Psychoanalysis and Free Speech


Michael Slevin

Michael Slevin, M.A., M.S.W., a former TAP editor, graduated as academic associate from the Baltimore Washington Institute for Psychoanalysis, where he completed the Adult Psychotherapy Training Program. He works at Sinai Hospital of Baltimore and has a private practice.


Michael Slevin

In January 2015, terrorists attacked the staff of Charlie Hebdo, a satirical Paris magazine, killing 12. The offense: a caricature of the Prophet Mohammad, portrayal of whose image is forbidden by Islam. An intense debate ensued over the limits, if any, to free speech. Given the importance of speech in psychoanalysis, I wondered what contribution psychoanalysis might make to this public debate.

I approached three distinguished people to consider the question. They became our contributors: Robert Goldstein, professor at the UCLA law school; Jill Gentile, an analyst with a book in press on democracy, psychoanalysis and free association; and William Winslade, professor of law, professor of philosophy and a licensed research psychoanalyst.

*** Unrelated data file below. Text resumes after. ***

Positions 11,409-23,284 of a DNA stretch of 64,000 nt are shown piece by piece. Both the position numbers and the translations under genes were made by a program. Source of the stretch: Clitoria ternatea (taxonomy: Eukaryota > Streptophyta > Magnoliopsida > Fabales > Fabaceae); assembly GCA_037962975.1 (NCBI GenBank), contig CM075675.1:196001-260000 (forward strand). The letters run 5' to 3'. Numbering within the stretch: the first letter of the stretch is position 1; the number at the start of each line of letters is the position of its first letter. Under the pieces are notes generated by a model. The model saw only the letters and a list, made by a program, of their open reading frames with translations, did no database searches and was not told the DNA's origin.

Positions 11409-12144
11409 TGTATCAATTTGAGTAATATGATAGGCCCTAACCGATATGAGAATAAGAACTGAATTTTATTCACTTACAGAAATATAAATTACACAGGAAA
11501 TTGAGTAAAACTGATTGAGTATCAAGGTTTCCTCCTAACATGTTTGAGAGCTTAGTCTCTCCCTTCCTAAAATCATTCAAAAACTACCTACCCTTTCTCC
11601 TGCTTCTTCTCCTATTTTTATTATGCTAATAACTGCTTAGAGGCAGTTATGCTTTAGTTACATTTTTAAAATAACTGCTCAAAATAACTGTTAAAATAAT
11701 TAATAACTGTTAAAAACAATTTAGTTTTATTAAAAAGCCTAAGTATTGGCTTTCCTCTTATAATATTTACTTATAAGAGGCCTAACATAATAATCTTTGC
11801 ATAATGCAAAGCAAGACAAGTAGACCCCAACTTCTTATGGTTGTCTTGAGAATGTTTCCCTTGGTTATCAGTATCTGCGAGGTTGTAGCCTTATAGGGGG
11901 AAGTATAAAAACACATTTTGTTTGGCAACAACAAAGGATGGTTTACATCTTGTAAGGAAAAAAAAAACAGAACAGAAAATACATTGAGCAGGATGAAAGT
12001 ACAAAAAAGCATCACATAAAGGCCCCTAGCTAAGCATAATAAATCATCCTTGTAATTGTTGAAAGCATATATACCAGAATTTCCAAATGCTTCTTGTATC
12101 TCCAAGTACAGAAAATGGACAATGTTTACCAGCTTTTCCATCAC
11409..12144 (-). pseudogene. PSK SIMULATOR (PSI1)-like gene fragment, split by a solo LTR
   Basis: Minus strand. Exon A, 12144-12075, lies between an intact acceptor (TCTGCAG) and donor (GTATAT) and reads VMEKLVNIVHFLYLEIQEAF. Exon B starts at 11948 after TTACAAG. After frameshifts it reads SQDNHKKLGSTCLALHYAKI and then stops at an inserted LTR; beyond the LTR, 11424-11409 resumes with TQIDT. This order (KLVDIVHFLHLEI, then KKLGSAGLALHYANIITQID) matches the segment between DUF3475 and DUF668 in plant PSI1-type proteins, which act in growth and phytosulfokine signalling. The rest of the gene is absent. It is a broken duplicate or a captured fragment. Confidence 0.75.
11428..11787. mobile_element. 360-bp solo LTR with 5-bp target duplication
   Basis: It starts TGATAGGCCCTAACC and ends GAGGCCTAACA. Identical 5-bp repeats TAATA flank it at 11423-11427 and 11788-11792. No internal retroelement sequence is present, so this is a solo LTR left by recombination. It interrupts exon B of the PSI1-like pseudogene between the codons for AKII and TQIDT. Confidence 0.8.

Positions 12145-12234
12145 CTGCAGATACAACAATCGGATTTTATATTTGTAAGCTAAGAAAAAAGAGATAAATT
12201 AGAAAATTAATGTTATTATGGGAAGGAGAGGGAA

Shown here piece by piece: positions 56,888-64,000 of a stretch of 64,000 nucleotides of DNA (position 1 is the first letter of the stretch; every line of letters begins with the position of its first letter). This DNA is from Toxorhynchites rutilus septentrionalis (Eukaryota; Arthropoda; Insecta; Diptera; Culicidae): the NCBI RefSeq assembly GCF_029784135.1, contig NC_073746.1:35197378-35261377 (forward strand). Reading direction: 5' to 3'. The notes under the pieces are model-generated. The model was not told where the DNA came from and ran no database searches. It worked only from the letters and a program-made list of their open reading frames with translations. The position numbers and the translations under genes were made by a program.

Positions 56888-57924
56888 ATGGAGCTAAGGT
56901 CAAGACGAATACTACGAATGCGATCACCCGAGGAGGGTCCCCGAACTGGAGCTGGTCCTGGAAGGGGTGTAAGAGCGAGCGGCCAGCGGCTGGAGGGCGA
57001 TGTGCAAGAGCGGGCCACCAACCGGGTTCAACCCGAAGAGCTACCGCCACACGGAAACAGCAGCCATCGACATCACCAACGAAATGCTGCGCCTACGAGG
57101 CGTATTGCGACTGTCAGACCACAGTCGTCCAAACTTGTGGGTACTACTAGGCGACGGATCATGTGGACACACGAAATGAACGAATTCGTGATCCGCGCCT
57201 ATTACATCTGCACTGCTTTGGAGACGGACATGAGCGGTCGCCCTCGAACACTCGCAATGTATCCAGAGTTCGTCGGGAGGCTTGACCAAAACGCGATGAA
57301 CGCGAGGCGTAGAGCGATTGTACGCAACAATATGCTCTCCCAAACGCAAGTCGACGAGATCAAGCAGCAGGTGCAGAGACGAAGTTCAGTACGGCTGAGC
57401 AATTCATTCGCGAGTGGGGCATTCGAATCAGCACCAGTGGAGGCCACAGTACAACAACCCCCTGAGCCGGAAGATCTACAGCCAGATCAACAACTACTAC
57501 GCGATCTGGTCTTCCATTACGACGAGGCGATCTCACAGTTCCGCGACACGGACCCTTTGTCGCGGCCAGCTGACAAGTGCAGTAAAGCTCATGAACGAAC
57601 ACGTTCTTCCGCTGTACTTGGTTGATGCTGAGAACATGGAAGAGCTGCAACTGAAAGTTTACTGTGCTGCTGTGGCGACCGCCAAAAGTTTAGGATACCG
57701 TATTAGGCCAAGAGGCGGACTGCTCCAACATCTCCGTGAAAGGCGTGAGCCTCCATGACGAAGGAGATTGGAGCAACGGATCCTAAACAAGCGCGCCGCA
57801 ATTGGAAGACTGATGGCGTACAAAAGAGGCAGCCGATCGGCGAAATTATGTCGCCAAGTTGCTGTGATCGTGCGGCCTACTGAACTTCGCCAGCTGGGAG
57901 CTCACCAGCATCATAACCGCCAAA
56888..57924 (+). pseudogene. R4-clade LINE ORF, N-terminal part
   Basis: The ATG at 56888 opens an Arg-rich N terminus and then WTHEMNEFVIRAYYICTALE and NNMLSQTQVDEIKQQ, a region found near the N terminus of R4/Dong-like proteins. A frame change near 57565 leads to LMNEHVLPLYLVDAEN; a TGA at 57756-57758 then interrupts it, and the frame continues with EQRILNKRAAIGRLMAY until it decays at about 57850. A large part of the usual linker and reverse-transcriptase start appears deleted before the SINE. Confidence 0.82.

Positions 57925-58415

Robert Goldstein, after analyzing eight Supreme Court decisions over the past hundred years on honoring or desecrating the American flag, uses Winnicott’s concept of the transitional object and Bion’s group dynamics theory to consider the symbolic and unifying needs of our national community.

Jill Gentile, writes with a long arc of time, looking at the growth of political democracy, from its origins in ancient Greece to its current ubiquity, as a reality or as a fended off demand. Considering the centrality of speech to psychoanalysis, she wonders whether the discoveries of Freud are in fact essential to the future of democracy.

William Winslade with succinct clarity, contrasts unfettered free speech in the political and media marketplace with the truth demands—each different—placed on speech by each of his three disciplines: law, philosophy and psychoanalysis. He raises a serious question about what a democracy needs to function best.

Since the time the authors began work on their articles, both campus politics and the presidential election contest have raised important questions about free speech, aggression, loosely defined political correctness and safe spaces. While free speech is always in the air in our democracy, some years it is more central than others. This year is one of those times. I hope these three articles will stir in our reader’s questions and understandings about how psychoanalysis can contribute to the needs of our citizens and the needs of our students, the future of our democratic institutions and the future of our universities.